Q. We are processing the papers of a longtime minister and we’re having a difference of opinion. One member thinks it would be prudent to black out a number of negative references this strong-minded minister made about other people in his correspondence. Others of us worry about losing part of our history if this happens. Could you give us advice?
A. InterConnections posed this question to members of the UU Historical Society’s Board of Trustees. Here are perspectives from three of them.
The Rev. Paul Sprecher of Hingham, Mass., recommends separating out those papers with negative references and placing restrictions on them until some date in the future or until those referenced have died. An alternative would be to make copies of the originals and redact the copies, he says.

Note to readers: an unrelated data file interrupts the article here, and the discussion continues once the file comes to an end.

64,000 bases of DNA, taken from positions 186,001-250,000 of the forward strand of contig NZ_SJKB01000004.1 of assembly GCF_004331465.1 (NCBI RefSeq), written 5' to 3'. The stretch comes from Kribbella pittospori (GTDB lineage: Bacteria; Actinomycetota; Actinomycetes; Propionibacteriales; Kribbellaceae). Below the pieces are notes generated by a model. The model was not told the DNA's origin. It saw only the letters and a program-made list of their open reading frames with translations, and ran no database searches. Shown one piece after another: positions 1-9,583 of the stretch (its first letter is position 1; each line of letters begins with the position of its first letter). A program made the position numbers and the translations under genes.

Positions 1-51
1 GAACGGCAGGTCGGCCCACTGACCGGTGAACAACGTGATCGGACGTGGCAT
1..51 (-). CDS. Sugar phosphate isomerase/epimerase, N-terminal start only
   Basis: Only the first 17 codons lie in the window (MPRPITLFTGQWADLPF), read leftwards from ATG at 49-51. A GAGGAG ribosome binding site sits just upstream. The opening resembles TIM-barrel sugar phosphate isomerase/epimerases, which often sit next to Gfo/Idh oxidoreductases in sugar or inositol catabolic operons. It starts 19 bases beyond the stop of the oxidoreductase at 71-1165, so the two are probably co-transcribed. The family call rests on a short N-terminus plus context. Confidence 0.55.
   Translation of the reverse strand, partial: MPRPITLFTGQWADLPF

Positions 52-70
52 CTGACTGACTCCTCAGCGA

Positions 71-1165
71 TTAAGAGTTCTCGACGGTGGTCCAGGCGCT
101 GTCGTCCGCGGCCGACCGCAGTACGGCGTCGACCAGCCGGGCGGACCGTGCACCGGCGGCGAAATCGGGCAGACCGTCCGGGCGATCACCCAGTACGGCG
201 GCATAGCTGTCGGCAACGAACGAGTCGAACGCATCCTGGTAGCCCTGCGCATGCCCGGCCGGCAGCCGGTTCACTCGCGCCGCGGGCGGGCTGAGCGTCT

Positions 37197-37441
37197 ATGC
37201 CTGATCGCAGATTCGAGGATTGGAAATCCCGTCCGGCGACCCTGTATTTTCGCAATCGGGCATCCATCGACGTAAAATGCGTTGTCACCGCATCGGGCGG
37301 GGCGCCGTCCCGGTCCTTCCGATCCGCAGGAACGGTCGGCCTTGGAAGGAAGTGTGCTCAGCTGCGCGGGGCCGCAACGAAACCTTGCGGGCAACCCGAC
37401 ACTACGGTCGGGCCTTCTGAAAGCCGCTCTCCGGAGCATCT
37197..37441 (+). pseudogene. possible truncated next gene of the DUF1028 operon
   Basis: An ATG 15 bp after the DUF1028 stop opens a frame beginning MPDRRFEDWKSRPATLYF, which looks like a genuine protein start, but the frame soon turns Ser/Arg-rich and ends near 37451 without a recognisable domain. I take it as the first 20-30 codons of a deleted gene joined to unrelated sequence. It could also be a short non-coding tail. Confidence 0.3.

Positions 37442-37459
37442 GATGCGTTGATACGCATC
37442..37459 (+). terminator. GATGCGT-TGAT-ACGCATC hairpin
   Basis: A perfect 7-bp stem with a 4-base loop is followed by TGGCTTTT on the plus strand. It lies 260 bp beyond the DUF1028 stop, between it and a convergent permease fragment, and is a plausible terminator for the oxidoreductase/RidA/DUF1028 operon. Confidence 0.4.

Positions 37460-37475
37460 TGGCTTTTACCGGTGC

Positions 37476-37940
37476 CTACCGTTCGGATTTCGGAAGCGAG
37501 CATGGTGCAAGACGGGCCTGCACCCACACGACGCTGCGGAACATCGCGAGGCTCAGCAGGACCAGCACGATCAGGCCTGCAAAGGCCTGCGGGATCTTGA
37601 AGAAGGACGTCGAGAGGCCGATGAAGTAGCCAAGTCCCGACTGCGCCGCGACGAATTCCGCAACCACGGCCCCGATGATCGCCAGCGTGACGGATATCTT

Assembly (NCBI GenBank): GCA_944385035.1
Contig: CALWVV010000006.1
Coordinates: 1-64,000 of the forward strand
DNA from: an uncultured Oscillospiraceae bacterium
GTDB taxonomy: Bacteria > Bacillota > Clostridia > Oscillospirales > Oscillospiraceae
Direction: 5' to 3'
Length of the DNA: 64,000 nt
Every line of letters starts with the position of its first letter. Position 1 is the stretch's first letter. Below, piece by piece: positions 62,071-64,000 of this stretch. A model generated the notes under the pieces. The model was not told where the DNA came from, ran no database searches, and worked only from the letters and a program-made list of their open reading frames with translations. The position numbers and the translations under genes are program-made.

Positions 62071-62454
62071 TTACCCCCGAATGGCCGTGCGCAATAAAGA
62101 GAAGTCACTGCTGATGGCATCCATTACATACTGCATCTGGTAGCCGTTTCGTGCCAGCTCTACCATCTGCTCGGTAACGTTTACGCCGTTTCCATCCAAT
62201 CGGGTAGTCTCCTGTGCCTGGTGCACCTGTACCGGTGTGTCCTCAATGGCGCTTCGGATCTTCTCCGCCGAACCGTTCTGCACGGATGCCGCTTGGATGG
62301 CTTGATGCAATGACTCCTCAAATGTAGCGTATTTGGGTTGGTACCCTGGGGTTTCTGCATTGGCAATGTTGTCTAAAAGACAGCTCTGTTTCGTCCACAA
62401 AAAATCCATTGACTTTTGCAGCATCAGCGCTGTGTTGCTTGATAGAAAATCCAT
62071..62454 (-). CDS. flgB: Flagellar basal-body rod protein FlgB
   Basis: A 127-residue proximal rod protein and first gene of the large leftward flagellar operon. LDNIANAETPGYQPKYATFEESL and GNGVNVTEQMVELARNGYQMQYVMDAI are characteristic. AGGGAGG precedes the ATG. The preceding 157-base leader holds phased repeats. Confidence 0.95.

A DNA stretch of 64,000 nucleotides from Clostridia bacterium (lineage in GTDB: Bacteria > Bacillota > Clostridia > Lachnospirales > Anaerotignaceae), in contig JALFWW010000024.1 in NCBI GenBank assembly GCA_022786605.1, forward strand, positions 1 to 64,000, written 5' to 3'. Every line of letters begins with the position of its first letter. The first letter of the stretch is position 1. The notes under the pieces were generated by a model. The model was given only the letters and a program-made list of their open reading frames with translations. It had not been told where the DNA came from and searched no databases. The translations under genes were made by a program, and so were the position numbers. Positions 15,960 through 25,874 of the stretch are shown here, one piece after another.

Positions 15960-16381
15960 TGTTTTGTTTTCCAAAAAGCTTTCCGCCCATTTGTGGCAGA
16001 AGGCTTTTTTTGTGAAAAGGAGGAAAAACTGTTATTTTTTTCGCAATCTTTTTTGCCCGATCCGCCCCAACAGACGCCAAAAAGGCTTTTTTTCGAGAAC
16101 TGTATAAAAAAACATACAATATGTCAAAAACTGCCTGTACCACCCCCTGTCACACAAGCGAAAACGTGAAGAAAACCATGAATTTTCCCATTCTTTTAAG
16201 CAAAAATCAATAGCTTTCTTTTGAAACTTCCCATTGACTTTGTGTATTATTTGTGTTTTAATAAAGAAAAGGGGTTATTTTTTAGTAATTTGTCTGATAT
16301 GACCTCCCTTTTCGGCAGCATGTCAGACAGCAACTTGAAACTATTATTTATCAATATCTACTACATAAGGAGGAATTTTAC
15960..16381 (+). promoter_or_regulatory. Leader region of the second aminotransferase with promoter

Kathleen Parker of Pittsburgh, Pa., says, “I would not recommend blacking out the negative references. We would forever lose whatever “truth” we might gain from those artifacts. I have found letters at the Andover Harvard Archives that reveal things that are not very flattering––but the fact that they are in the archives in uncensored form tells me that it was thought that these items should not be lost to history. Negative references to others may be a reflection of many things––and a good historian will take that into account.”
The Rev. Gordon Gibson of Knoxville, Tenn., suggests the possibility of interviewing key remaining witnesses or participants. “If a curmudgeonly minister’s papers––or his or her antagonist’s papers––vividly describe a church fight, is there anyone still alive whose testimony should be recorded? Of course, care should be taken not to reopen wide any congregational wounds that are nearly healed.”
The UU Historical Society sponsors the Dictionary of UU Biography, and offers an annual prize to a youth who writes about a historical subject. It also has information on creating congregational histories.
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